Despite my long-documented ambivalence towards silver — I've gone from being a full-on, silver-fixes-this-and-saves-the-world bug to an unwelcome cynic - I still own physical metal, and I have an oversized position in a Mexican silver development play that will, I hope, turn producer as soon as this year. I'll tell you about that in a moment.

How To Invest in Silver

Broadly speaking, these are the four ways to get exposure to the silver price:

  1. Buy silver bullion — coins and bars
  2. Buy a silver ETF
  3. Buy silver via a spread bet, CFD, or a future
  4. Buy a silver mining company

If it's bullion you want, try the Pure Gold Company and tell them I sent you. (They deliver worldwide or you can store with them).

If you have the time and the inclination, you can often pick up antique silver, especially Georgian silver tea sets, on eBay and elsewhere at prices below the spot value of the silver content.

Exchange Traded Funds (ETFs) are simple and cheap. You buy them through your broker just as you would any share. New York-listed SLV is the biggest. For UK investors there are the WisdomTree Physical Silver ETFs (PHSP.L and PHAG.L). PHSP is denominated in pounds, so it will save you forex charges (unless you have dollars you are looking to invest). The Invesco Physical Silver ETC (SLVP) is another pound-denominated option, and iShares' ISLN is dollar-denominated.

There are also two- and three-times leveraged ETFs — caveat Emptor. If you know what you are doing, these can be good vehicles, but the costs can be quite high if you hold them for a long time. WisdomTree has a range, both long and short, and 3LSI.L is the ticker for the pound-denominated 3x option.

While on the subject of caveat emptor, there is also the CFD and spread bet option. If the market moves in your favor, they can be very rewarding, but you can also lose a great deal more than your initial stake. Be sure to manage your risk, i.e., have an exit if the market goes against you - and keep your position sizes manageable. The most common mistake is to make position sizes too big.

So to the Miners — And Own Play on the Sector

Finally, the gold and silver miners are starting to move. Exciting times. It has been a long wait.

The simplest way to buy silver mining companies, again, is via an ETF which tracks a basket of them.

Listed in both London and New York, both dollar-denominated, the GlobalX Silver Mining ETF (SIL.NYSE, SILG.L) is one option. The iShares MSCI Global Silver Miners ETF (SLVP.NYSE) is another. And if you want to get really spicy, there's the U.S.-listed ETFMG Prime Junior Silver Miners ETF (SILJ.NYSE), which tracks the small caps.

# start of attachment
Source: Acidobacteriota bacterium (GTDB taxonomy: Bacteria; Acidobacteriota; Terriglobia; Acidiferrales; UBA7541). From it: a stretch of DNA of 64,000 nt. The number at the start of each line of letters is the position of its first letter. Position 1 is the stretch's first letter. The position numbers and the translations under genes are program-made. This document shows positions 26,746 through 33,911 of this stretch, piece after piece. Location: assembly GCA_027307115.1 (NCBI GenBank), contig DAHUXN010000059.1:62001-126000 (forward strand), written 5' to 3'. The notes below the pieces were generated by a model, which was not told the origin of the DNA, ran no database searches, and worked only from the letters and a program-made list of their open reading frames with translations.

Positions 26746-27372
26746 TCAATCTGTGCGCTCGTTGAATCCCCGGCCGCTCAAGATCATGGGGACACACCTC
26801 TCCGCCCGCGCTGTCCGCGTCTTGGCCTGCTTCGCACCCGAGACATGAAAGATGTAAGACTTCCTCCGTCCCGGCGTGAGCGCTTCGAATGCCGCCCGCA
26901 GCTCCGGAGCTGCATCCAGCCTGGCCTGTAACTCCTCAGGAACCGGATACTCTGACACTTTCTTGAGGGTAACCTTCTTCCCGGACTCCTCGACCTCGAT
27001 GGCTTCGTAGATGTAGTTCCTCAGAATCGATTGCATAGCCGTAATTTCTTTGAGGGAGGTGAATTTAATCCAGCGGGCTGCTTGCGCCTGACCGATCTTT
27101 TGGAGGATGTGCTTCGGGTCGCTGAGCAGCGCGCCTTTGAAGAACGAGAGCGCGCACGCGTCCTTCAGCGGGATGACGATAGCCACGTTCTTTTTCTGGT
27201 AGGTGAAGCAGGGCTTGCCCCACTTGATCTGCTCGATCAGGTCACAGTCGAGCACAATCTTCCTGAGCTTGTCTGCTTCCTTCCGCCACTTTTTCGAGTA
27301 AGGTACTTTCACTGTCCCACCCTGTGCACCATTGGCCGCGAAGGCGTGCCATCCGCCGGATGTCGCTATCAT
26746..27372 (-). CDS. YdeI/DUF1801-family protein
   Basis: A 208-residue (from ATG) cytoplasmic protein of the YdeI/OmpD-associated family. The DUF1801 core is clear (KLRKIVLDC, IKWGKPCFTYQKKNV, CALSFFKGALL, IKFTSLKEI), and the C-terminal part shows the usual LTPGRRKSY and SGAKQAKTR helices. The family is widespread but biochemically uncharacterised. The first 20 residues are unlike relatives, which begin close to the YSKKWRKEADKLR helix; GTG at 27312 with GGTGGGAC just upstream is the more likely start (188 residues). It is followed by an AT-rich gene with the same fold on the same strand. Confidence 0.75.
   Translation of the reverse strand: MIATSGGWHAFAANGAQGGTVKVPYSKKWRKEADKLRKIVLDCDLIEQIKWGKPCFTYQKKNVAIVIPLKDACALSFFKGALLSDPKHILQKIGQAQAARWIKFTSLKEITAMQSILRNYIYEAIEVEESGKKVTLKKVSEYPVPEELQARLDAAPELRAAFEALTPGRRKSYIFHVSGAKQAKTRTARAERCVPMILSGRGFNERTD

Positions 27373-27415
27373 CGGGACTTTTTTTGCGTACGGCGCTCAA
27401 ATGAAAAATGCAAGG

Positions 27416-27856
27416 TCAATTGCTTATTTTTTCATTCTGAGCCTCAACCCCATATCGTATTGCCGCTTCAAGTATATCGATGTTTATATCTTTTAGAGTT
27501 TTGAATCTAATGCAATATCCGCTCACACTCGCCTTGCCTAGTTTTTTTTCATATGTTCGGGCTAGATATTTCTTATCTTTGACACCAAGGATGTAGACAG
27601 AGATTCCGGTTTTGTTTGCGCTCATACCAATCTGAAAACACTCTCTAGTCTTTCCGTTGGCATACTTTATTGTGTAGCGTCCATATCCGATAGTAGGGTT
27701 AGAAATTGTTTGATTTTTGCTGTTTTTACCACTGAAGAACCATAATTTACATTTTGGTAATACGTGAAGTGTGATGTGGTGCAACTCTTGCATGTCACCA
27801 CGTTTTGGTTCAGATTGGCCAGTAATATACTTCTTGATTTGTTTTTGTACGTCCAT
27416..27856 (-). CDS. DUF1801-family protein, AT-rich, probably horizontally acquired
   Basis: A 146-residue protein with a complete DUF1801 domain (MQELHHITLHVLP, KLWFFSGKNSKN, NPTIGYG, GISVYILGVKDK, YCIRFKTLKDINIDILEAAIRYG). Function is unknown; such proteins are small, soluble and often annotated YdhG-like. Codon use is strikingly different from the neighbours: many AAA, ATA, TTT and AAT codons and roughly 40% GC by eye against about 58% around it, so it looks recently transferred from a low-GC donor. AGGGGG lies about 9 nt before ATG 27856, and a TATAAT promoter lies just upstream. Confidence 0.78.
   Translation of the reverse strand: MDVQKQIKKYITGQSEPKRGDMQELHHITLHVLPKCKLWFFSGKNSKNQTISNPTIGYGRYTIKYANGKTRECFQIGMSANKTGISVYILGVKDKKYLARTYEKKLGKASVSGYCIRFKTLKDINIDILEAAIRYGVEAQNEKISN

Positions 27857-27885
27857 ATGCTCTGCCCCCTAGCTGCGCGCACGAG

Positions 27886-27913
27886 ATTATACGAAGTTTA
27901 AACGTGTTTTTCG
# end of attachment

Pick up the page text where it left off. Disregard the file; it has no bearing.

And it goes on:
Fresnillo (FRES.L) and Hochschild (HOC.L) are the two biggest London-listed pure silver plays.

My picks of the large caps are SilverCrest Metals Inc. (SIL:TSX.V; SILV:NYSE.American), Pan American Silver Corp. (PAAS:TSX; PAAS:NASDAQ), MAG Silver Corp. (MAG:TSX; MAG:NYSE American), and First Majestic Silver Corp. (FR:TSX; AG:NYSE; FMV:FSE), run by my buddy Keith Neumeyer, for which I have a very soft spot. It also has a bullion shop.

So, to my pick of the juniors

I think this company has real potential.

If you'd like to read more from Dominic, you can sign up for The Flying Frisby here

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Important Disclosures:

  1. Mag Silver Corp. is a billboard sponsor of Streetwise Reports and pays SWR a monthly sponsorship fee between US$4,000 and US$5,000.
  2. As of the date of this article, officers and/or employees of Streetwise Reports LLC (including members of their household) own securities of Pan American Silver Corp.
  3. Dominic Frisby: I, or members of my immediate household or family, own securities of: SM.v. I determined which companies would be included in this article based on my research and understanding of the sector.
  4. Statements and opinions expressed are the opinions of the author and not of Streetwise Reports, Street Smart, or their officers. The author is wholly responsible for the accuracy of the statements. Streetwise Reports was not paid by the author to publish or syndicate this article. Streetwise Reports requires contributing authors to disclose any shareholdings in, or economic relationships with, companies that they write about. Any disclosures from the author can be found  below. Streetwise Reports relies upon the authors to accurately provide this information and Streetwise Reports has no means of verifying its accuracy. 
  5.  This article does not constitute investment advice and is not a solicitation for any investment. Streetwise Reports does not render general or specific investment advice and the information on Streetwise Reports should not be considered a recommendation to buy or sell any security. Each reader is encouraged to consult with his or her personal financial adviser and perform their own comprehensive investment research. By opening this page, each reader accepts and agrees to Streetwise Reports' terms of use and full legal disclaimer. Streetwise Reports does not endorse or recommend the business, products, services or securities of any company. 

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Dominic Frisby Disclosures: This letter is not regulated by the FCA or any other body as a financial advisor, so anything you read above does not constitute regulated financial advice. It is an expression of opinion only. Please do your own due diligence and if in any doubt consult with a financial advisor. Markets go down as well as up, especially junior resource stocks. We do not know your personal financial circumstances, only you do. Never speculate with money you can’t afford to lose.